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A commitment folk theorem

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Author Info

  • Kalai, Adam Tauman
  • Kalai, Ehud
  • Lehrer, Ehud
  • Samet, Dov

Abstract

Real world players often increase their payoffs by voluntarily committing to play a fixed strategy, prior to the start of a strategic game. In fact, the players may further benefit from commitments that are conditional on the commitments of others. This paper proposes a model of conditional commitments that unifies earlier models while avoiding circularities that often arise in such models. A commitment folk theorem shows that the potential of voluntary conditional commitments is essentially unlimited. All feasible and individually rational payoffs of a two-person strategic game can be attained at the equilibria of one (universal) commitment game that uses simple commitment devices. The commitments are voluntary in the sense that each player maintains the option of playing the game without commitment, as originally defined.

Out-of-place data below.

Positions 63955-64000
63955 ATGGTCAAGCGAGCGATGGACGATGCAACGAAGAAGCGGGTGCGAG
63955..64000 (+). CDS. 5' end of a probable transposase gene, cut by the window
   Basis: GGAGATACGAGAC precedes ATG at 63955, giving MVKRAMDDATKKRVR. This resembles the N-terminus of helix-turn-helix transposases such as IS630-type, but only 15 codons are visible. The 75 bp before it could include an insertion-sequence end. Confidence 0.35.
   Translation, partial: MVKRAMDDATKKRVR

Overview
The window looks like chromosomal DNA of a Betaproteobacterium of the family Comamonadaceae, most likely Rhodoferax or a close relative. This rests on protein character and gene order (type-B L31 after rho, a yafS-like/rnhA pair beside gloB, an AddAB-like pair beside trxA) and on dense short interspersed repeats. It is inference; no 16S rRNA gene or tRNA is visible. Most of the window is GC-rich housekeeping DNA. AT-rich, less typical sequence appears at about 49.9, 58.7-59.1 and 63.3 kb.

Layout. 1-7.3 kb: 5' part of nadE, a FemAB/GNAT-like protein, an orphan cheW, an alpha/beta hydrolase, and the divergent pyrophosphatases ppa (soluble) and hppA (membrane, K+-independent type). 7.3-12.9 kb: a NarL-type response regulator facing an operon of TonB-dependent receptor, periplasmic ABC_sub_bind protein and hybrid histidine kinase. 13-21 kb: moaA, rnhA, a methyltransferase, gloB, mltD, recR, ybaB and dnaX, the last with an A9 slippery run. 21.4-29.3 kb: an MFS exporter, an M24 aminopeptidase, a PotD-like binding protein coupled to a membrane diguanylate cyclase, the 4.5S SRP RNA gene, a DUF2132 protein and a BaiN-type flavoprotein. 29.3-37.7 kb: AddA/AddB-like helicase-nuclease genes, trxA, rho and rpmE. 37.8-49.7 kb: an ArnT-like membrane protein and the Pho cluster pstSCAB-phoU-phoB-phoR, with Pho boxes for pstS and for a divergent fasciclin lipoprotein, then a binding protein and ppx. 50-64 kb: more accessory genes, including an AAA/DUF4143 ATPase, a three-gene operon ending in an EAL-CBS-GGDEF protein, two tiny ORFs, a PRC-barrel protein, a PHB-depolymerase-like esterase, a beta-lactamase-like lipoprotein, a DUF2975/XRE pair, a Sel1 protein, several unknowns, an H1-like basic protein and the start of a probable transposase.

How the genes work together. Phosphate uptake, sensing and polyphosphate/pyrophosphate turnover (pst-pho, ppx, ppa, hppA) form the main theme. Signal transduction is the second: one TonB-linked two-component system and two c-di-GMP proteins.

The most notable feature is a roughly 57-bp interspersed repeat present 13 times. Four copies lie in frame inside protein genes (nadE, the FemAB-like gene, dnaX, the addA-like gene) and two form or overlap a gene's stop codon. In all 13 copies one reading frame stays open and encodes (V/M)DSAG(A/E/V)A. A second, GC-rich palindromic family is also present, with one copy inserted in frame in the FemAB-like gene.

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Bibliographic Info

Article provided by Elsevier in its journal Games and Economic Behavior.

Volume (Year): 69 (2010)
Issue (Month): 1 (May)
Pages: 127-137

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Handle: RePEc:eee:gamebe:v:69:y:2010:i:1:p:127-137

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Web page: http://www.elsevier.com/locate/inca/622836

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References

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Citations

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Cited by:
  1. Rohan Dutta & Ryosuke Ishii, 2013. "Coordinating by Not Committing : Efficiency as the Unique Outcome," Cahiers de recherche 10-2013, Centre interuniversitaire de recherche en économie quantitative, CIREQ.
  2. Francoise Forges & Roberto Serrano, 2011. "Cooperative Games with Incomplete Information: Some Open Problems," Working Papers 2011-15, Brown University, Department of Economics.
  3. Koessler, Frédéric & Lambert-Mogiliansky, Ariane, 2013. "Committing to transparency to resist corruption," Journal of Development Economics, Elsevier, vol. 100(1), pages 117-126.
  4. Francoise Forges & Antoine Salomon, 2014. "Bayesian repeated games and reputation," Working Papers hal-00803919, HAL.
  5. Wiebe Hoek & Cees Witteveen & Michael Wooldridge, 2013. "Program equilibrium—a program reasoning approach," International Journal of Game Theory, Springer, vol. 42(3), pages 639-671, August.

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